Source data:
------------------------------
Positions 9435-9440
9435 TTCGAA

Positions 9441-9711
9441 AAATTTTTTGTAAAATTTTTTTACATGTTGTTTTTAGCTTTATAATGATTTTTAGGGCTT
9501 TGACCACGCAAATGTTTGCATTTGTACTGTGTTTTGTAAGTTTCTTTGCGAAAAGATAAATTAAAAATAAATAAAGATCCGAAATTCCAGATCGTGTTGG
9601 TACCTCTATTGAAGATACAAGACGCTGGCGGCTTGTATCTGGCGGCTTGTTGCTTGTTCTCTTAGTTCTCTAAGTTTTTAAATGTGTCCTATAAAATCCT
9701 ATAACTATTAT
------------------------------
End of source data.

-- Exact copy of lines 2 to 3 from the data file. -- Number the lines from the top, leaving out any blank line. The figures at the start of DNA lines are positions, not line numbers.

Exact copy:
9435 TTCGAA

Positions 9441-9711